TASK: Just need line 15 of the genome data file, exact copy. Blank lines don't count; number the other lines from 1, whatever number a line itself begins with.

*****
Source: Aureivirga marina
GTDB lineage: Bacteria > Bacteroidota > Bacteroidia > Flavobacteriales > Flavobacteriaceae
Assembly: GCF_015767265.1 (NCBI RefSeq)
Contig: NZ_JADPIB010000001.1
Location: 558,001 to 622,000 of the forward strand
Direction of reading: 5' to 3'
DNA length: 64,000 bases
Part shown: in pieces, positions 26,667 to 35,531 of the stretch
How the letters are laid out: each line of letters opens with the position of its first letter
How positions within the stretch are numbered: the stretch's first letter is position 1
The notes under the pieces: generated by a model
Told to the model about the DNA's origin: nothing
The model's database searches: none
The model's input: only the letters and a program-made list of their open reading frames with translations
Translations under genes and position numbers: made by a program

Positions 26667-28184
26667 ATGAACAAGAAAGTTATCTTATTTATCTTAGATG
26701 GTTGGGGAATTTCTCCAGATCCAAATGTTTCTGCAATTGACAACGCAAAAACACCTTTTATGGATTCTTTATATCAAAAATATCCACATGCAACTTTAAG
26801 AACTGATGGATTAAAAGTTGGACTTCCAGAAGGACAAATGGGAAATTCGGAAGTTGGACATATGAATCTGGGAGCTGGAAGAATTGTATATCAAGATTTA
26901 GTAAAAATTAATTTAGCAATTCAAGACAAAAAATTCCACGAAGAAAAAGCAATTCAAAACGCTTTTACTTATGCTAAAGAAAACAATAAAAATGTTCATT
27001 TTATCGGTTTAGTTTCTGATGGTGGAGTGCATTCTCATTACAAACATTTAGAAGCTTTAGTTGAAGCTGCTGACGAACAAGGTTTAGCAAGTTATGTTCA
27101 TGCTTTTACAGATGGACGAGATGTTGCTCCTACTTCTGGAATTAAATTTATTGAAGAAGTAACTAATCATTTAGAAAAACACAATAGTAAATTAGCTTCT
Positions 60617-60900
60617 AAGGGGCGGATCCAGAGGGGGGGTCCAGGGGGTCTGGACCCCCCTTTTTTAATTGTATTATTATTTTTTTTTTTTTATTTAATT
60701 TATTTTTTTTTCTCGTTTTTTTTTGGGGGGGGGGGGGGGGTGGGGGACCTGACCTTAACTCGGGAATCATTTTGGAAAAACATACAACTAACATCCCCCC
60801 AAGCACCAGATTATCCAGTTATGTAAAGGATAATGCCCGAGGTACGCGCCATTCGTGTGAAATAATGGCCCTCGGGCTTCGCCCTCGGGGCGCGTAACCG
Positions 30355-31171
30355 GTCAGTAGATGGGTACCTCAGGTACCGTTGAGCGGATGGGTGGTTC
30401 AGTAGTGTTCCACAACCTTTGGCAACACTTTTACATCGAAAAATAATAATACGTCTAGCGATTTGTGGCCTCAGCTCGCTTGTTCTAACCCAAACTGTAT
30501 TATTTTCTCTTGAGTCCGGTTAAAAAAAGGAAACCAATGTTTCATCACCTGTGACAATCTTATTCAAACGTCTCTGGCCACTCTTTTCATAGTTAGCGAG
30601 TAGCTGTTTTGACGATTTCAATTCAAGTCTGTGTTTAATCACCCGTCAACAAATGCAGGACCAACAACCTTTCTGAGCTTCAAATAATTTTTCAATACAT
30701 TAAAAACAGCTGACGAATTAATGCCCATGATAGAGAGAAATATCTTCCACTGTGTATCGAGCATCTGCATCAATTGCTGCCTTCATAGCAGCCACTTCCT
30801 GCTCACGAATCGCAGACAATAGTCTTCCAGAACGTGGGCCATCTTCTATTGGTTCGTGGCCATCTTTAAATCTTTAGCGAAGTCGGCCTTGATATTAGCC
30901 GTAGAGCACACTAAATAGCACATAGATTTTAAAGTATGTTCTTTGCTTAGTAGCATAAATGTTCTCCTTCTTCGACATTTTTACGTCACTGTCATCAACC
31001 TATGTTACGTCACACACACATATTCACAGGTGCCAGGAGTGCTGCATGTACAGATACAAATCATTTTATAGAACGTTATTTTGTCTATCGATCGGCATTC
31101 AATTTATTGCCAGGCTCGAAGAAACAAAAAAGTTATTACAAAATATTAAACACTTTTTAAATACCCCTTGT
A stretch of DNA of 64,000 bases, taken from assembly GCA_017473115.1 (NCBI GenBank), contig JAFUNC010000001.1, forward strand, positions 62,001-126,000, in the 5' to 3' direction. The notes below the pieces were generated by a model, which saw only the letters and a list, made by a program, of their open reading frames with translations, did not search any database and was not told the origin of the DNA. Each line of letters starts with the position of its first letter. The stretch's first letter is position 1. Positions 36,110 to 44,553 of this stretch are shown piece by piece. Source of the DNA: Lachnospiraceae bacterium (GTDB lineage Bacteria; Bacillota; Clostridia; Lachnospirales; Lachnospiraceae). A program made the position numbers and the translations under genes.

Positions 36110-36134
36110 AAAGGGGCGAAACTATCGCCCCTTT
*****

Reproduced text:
Translations under genes and position numbers: made by a program